Thai hopes for piracy list upgrade
ECD officers boost efforts to protect e-books, entertainment and software
After more than a decade, Thailand may exit the US Trade Representative's Priority Watch List (PWL) and enter the Watch List (WL) category as a result of the country's decade-long effort to strengthen its intellectual property regime, says the Economic Crime Suppression Division.
The ECD will strengthen its commitment to stopping online piracy, including pirated e-books, broadcast content and software, through the new Computer Crime Act.
"The US Trade Representative will revise Thailand's status from PWL to WL to reflect the government's stronger intellectual property rights position in the past few years," said Krengsak Chitsaard, chief inquiry officer for Subdivision 4 of the ECD, which operates under the Royal Thai Police.
In 2018, the ECD will focus on online piracy that violates copyright law with regard to e-books, illegal football broadcasts, music and movies.
"We have a blacklist of at least 10,000 suspect websites," Pol Lt Krengsak said.
Some websites, however, are out of reach of the new law because they are hosted overseas.
The ECD will enforce the new amendment to the Computer Crime Act's Section 20 to strengthen its protection of intellectual property rights.
"Under the new computer crime law, victims can notify the police of suspicious websites," Pol Lt Krengsak said. "The police will then decide if there is sufficient evidence to investigate, and then seek approval from the Digital Economy and Society Ministry to ask the court to block the illegal sites in question."
By Dec 25, the ECD will submit its first case to the Central Intellectual Property and International Trade Court in order to request a court order to block illegal websites.
Consumers are accessing illegal software through traditional CDs less frequently than in the past, as software owners have started offering cheap online subscription services through which they can monitor software usage, Pol Lt Krengsak said.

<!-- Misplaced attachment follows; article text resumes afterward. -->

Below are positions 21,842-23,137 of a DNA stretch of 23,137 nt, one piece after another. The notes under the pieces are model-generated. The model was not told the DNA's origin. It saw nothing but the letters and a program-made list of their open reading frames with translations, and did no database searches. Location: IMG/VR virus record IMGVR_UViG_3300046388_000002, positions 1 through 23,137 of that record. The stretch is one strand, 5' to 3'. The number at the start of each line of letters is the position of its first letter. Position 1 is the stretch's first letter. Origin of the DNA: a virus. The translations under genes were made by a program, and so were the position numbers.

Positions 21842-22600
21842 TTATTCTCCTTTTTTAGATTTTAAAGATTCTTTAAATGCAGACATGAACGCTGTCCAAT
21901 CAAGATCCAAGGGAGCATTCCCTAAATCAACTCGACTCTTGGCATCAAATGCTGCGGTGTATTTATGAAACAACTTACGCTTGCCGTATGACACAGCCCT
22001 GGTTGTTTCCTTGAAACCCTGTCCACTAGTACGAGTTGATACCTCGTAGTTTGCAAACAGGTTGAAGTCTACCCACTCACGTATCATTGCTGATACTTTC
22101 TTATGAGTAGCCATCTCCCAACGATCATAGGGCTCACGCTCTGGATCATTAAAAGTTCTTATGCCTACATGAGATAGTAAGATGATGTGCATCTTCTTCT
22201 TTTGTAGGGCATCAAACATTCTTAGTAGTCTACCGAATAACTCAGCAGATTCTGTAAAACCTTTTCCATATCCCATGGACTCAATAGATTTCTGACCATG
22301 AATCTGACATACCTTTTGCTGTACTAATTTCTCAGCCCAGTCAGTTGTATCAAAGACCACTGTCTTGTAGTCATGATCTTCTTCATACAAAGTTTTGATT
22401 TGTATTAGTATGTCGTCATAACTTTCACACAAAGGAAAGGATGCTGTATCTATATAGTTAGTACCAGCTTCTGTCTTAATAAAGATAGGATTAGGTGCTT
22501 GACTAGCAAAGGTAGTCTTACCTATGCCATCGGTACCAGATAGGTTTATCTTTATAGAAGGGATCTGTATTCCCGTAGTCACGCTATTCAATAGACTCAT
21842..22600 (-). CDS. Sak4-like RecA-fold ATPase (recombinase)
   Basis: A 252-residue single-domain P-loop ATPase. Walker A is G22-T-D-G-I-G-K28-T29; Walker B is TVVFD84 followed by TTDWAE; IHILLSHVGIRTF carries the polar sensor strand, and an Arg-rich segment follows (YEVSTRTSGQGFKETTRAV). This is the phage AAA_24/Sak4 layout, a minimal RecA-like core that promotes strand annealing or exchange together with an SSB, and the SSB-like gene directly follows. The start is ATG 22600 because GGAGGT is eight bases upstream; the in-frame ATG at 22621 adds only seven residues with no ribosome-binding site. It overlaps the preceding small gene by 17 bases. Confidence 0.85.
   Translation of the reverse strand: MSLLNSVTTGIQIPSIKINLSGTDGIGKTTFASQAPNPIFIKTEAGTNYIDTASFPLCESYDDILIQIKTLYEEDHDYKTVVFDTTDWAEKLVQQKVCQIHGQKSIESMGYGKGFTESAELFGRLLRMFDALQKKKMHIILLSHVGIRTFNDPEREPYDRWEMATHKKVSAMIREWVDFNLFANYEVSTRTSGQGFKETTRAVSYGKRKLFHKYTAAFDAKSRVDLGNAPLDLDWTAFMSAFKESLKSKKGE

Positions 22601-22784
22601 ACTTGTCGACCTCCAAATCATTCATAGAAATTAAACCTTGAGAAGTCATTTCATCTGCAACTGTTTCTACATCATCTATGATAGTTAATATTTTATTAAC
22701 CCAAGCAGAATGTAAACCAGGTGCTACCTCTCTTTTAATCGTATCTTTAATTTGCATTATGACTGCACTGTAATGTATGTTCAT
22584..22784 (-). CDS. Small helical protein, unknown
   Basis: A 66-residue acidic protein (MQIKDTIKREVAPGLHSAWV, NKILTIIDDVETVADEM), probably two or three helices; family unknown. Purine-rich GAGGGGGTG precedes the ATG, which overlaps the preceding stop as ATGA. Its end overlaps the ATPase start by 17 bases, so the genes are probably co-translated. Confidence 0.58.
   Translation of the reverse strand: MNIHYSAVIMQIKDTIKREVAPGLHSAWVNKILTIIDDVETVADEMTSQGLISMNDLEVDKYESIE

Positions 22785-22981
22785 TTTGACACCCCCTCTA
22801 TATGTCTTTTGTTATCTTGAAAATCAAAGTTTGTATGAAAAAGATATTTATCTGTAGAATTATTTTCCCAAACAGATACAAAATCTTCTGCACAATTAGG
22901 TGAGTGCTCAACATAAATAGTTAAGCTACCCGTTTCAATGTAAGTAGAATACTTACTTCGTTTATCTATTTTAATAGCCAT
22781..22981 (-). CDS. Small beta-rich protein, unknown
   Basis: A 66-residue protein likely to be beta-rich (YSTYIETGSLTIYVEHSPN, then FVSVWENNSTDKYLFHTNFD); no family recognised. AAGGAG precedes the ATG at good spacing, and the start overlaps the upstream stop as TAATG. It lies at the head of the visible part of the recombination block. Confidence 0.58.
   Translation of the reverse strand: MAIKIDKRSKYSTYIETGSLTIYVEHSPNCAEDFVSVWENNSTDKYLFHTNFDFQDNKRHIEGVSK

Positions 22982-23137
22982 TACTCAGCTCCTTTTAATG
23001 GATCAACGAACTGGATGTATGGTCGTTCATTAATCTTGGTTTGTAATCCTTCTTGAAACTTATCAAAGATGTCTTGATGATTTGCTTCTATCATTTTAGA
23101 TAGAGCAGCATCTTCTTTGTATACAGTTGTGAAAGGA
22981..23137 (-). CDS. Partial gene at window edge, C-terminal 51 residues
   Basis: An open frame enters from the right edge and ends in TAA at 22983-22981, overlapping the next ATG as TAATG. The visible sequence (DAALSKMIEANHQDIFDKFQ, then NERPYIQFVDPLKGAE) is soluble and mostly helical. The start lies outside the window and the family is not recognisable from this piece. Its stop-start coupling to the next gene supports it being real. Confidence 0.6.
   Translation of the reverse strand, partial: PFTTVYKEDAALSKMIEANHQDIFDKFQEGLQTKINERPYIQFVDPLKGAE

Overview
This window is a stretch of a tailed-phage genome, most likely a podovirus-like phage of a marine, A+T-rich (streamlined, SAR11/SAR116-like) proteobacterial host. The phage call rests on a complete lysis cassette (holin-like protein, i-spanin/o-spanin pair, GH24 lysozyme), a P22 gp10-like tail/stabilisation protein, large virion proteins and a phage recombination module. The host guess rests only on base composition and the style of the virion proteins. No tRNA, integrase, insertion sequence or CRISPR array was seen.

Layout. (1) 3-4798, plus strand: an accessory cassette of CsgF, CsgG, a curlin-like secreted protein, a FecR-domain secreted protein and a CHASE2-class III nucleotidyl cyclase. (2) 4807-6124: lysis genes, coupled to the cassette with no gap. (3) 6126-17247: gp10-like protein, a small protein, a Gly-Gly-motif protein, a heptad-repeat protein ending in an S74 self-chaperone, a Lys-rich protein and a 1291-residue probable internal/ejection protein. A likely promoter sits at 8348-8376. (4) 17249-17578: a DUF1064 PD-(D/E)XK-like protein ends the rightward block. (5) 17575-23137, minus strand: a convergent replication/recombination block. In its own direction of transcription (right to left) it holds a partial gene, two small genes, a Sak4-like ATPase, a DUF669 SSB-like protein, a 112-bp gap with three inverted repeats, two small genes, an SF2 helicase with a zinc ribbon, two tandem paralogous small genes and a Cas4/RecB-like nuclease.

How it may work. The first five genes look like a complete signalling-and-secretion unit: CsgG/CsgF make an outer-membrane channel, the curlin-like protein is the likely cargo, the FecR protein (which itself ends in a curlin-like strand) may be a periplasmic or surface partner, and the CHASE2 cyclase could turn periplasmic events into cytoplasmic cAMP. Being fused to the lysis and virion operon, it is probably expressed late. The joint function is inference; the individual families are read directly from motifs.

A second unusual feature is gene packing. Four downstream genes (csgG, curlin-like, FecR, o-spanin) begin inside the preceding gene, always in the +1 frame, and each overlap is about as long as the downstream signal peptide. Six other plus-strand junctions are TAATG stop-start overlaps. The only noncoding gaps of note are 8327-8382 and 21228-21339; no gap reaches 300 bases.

ECD deputy commander Winai Wongbuppa said the police are educating companies on the risks of unlicensed software.
"We are speaking to the media and working with the Department of Intellectual Property and the Association of Thai Software Industry to promote the use of legal and licensed software at the workplace," Pol Col Winai said. "We expect to see the rate of unlicensed software use in Thailand fall from the 69% rate we saw in 2016."
Illegal software is still being used in corporate settings. From January to November 2017, the ECD raided 227 firms using illegal software on 3,326 computers worth a combined 430 million baht.
In 2016, the division raided 252 firms using illicit software on 2,780 computers, a haul worth a combined 479 million baht.
"The decrease is due to changes in cloud and subscription models," Pol Col Winai said. The raids were in Bangkok, Pathum Thani, Samut Prakan, Nonthaburi and Rayong.
The sector with the highest percentage of violators was design and construction, followed by manufacturing, wholesale retail and services.
Somporn Maneeratanakul, founder of Thai Software Enterprise Co and the Thailand committee of The Software Alliance, said the rise of cloud computing is driving down illegal software violations.
Mr Somporn said some of the raided firms are big corporations with up to 250 million baht in revenue. On average, each firm's violations cost 1.89 million baht, and the firms often use client server networks to mask illegal usage.